Anchorage should be designed around people, not just cars

Recently, a visiting presenter to Anchorage gave a talk that resonated with the Anchorage business community and many local leaders. Hosted by the AEDC, Roger Brooks, author and ‘placemaking expert’, spoke about how Anchorage could be a more attractive place for tourists. Brooks stressed the importance of navigable streets and wayfinding. He emphasized that cities should be designed around people, not only cars. He poked fun at our confusing and busy one way streets. Here’s the thing: although a polished presenter and entertaining educator, Mr. Brooks wasn’t saying anything new. Local advocates and community members have been shouting these truths for years.

The reality is that Anchorage, for too long, has been a city designed primarily around cars. Excess parking eats up our buildable land and policies that incentivize parking lots result in sprawling seas of pavement. High speed, one-way highways course recklessly through our urban core and frequently result in pedestrians being harmed. Skinny, rollercoaster sidewalks are interrupted by utility poles smack-dab in the middle of walkways. Pedestrians, cyclists, wheelchair users, kids walking to school during a bus driver shortage: Anchorage infrastructure is, frankly, not safe for these user groups.

Anchorage can and should be a model for better urban planning and infrastructure. We are the largest city in Alaska, and the northernmost metropolis in the world. We enjoy unparalleled access to nature–even in an urban context–via our trails and parks. We have boundless potential to be a city of innovation, whether in technology or in transit. To make that happen, we’re going to have to turn off the autopilot mode that simply maximizes high-speed vehicular flow.

The Anchorage Assembly is paying close attention to this matter and we are looking for solutions. First, we hope to organize a joint task force with ASD and the Anchorage School Board on safe walking routes to schools. Assembly members Cross, Sulte, and myself have volunteered for this task force and we are looking forward to this important work.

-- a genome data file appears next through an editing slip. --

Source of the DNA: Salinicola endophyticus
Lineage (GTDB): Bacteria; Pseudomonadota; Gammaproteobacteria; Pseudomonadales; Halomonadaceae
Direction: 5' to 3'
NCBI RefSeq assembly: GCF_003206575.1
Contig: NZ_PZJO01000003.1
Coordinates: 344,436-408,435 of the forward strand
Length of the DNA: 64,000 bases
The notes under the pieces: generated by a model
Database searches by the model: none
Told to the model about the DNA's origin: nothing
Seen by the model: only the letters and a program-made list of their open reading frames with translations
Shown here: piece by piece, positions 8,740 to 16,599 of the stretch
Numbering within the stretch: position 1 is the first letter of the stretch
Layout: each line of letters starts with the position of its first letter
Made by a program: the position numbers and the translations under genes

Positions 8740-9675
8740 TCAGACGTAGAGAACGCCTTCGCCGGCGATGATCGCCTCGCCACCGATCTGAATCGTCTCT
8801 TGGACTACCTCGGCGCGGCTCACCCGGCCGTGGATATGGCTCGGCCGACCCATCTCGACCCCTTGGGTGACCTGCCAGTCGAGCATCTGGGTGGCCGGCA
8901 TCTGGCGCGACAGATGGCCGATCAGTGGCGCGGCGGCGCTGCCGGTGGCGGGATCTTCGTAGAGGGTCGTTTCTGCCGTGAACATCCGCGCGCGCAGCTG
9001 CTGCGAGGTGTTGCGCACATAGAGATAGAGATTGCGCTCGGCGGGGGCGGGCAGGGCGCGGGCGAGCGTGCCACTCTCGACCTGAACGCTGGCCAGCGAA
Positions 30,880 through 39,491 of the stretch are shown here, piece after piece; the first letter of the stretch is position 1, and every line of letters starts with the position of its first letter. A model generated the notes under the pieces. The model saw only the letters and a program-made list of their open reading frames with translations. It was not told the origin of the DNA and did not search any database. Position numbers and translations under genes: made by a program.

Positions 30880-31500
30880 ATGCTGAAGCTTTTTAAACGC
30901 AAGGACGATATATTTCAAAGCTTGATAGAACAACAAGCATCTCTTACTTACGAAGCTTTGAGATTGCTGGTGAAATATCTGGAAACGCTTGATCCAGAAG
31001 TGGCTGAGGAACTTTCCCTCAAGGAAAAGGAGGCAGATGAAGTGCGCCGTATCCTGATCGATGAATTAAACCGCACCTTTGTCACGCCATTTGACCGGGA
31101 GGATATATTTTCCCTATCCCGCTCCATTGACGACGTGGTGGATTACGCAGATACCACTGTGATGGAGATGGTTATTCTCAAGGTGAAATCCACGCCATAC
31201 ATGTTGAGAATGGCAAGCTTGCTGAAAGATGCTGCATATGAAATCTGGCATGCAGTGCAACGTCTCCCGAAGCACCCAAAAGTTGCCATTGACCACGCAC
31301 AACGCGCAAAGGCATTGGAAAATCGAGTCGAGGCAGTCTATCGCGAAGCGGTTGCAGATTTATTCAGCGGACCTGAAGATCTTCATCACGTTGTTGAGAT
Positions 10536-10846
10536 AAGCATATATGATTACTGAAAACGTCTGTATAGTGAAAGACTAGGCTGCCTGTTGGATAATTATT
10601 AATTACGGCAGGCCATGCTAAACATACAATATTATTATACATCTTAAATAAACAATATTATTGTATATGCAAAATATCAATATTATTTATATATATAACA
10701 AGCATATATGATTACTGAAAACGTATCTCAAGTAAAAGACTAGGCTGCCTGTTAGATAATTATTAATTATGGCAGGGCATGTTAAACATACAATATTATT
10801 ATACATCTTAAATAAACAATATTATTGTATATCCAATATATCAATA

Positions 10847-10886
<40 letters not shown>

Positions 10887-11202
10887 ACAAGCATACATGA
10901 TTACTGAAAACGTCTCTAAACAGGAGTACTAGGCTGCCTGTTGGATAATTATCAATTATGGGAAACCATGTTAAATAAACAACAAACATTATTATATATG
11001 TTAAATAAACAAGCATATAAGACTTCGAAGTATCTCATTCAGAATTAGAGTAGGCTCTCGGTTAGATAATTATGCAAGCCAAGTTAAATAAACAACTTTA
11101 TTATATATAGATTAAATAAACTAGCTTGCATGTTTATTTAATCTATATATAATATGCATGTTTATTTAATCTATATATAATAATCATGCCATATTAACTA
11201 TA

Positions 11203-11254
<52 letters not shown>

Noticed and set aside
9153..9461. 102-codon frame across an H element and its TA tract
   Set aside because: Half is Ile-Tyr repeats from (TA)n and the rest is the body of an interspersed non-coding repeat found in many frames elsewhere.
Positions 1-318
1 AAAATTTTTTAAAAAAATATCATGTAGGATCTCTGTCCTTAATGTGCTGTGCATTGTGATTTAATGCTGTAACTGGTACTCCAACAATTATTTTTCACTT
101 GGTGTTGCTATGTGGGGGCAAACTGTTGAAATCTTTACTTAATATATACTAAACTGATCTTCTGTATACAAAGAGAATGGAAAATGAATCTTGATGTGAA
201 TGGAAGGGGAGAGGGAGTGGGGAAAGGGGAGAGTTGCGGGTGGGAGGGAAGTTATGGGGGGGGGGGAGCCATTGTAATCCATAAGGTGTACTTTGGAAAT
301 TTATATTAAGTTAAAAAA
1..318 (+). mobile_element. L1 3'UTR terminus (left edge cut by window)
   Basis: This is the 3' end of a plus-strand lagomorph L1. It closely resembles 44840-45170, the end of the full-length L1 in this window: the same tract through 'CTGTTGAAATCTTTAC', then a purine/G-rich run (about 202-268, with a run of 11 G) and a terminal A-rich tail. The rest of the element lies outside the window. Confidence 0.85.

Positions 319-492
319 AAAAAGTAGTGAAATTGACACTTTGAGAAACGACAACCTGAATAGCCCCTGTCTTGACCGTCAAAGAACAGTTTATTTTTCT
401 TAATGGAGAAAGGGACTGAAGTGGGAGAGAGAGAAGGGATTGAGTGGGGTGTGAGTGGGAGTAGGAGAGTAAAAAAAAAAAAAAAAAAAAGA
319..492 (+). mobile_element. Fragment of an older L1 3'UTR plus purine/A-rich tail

Second, members are interested in how we can harness the power of our Metropolitan Planning Organization, AMATS, to envision and build a safer, more pedestrian-, cyclist- and wheelchair-friendly city. When casting the future of our city in concrete, we need to ensure that the end product is inclusive of multiple types of commuters, resilient to climate change, and attractive to tourists.

Every four years, the AMATS Policy Committee creates a new Transportation Improvement Program, or “TIP”. The TIP prioritizes how federal dollars will be spent on capital improvements to our transportation system in the Municipality. It is a five member voting body, comprised of 1) two Assembly members, 2) the Commissioner of ADOT&PF or designee, 3) the Mayor of Anchorage or designee, 4) and the Commissioner of the SOA Dept. of Environmental Conservation or designee. This five member body decides which projects will be included in the next four years. There is also an Assembly member alternate position (currently yours truly).

In an effort to express our desire that the 2023-2026 TIP prioritize safety for non-motorized travel, Assembly members Zaletel and Dunbar, who serve on the AMATS Policy Committee, and myself will soon bring forward a resolution before the Anchorage Assembly that calls for the deletion of an unpopular and long-opposed highway expansion project in favor of adding a corridor study of the busy A/C couplet that runs from Midtown to Downtown. We want to know how this urban corridor can be made safer for all user groups. Additionally, the resolution supports a trail & easement inventory, downtown traffic signal upgrades, and a greenhouse gas emissions reduction plan. Although the entire Assembly doesn’t get to vote on the TIP, we hope that the resolution, if passed, will be a strong statement in support of the AMATS Policy Committee implementing these changes in the final approved version.